A few years later he came back to pay us a visit in this new school which I designed, the School of Fine Arts on Chestnut Street in San Francisco (see below), and he said, "Oh, I'll paint you a mural to go on that tower in memory of our old days when I was a student of this school."
California School of Fine Arts, Chestnut and Jackson Streets, San Francisco, Bakewell and Brown, architects, 1927. From San Francisco Public Library Digital Photo Collection.
I remember distinctly [his work] was rather crude, you know. He was instinctively rather crude and rough. I didn't think much of him myself, to tell you the truth. He probably didn't work carefully enough, but nevertheless he was evidently away ahead of me in his ideas of vigor and strength and all that sort of thing.    
He didn't stay here, except to my knowledge, as a student. And later [1930] I met him with his lady friend [Alma Reed] who was the one who pushed him and was his mouthpiece, a very dynamic person, who exploited him, pushed him forward, introduced him, and interpreted him to the American public, just like Madam ... Scheyer ... the lady who brought the Blue Four out here from Germany." (E. Spencer Macky and Constance Macky Reminiscences, oral interview by Corinne L. Gilb, Bancroft Library, U.C.-Berkeley, 1954, pp. 82, 87)
By like token Orozco was not impressed with the level of modernism being taught in San Francisco's art schools. He recollected in his autobiography,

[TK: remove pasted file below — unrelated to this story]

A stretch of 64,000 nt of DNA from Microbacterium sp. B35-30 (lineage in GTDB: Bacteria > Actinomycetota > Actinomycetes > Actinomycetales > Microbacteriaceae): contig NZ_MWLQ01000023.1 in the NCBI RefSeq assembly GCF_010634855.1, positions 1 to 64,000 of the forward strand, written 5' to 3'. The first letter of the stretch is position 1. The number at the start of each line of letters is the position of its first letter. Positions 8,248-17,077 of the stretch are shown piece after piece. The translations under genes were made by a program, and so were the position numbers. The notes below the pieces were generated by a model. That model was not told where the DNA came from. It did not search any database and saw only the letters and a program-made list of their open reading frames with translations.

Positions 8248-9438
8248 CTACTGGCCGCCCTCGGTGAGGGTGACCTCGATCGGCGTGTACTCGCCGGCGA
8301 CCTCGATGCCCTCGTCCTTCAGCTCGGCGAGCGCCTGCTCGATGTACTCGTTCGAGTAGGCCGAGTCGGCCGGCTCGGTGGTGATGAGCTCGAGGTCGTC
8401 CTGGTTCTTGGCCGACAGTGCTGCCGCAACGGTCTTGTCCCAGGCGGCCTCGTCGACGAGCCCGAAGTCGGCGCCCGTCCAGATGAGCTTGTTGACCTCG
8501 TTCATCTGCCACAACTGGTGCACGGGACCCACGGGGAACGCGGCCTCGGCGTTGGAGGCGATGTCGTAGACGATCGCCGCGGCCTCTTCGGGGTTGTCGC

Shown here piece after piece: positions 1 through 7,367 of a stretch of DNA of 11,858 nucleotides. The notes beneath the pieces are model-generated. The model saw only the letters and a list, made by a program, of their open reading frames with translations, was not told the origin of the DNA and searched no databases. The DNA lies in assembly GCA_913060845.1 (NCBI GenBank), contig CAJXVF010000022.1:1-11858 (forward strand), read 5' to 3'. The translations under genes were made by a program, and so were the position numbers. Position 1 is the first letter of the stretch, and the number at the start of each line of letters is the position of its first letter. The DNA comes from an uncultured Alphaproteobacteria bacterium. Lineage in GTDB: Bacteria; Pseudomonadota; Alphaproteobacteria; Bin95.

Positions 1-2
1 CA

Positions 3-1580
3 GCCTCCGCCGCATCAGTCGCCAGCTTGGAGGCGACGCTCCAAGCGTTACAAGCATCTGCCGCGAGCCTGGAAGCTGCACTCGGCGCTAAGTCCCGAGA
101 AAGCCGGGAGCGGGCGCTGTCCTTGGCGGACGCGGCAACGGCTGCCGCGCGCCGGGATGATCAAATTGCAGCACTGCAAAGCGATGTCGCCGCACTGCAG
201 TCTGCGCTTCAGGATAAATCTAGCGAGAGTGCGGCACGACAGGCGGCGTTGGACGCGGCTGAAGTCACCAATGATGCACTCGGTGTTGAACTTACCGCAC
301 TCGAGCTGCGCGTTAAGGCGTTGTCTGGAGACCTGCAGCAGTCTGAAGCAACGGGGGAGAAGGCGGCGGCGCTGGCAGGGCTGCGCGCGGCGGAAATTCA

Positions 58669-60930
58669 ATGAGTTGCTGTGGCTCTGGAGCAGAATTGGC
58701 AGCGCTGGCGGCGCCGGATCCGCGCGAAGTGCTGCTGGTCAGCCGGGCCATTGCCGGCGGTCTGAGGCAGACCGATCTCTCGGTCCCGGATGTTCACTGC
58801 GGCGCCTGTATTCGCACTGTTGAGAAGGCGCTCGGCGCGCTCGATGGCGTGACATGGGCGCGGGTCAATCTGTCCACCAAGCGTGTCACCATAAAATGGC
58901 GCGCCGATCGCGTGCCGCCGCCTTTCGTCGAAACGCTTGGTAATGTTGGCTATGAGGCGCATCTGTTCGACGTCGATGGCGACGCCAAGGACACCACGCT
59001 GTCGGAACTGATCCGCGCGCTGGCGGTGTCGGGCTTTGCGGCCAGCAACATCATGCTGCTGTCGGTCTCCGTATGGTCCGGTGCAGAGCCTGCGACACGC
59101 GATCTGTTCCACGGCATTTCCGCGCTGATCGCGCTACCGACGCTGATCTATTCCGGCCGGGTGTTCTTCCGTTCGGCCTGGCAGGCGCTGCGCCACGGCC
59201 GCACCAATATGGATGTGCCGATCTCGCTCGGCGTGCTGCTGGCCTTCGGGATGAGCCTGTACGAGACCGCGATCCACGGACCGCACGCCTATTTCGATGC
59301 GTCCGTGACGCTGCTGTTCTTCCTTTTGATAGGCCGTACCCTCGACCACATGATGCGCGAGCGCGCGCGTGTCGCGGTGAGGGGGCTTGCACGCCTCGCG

"Art in San Francisco was one hundred percent academic. Even New York was as yet untouched by the Modern Art of the Paris School, with which as yet only a select minority was acquainted." (Stephenson, p. 66).
As Macky related above, Orozco and his New York dealer Alma Reed arrived in San Francisco from Los Angeles in June of 1930. Having just completed "Prometheus" at Pomona College to much fanfare he was in search of walls for another mural. Orozco and Reed, formerly from San Francisco, spent a delightful summer in the Bay Area reconnecting with old friends, exhibiting his recent work and preparing for an important upcoming exhibition of Mexican art at the Metropolitan Museum of Art in New York. Orozco must have been somewhat dismayed to learn of Stackpole's and Macky's involvement in planning Rivera's imminent murals for the Pacific Stock Exchange Building and the California School of Fine Arts. (For much more on Orozco's 1930 time in Los Angeles, Carmel and San Francisco see my "Brett Weston's Smokestacks and Pylons, 1927").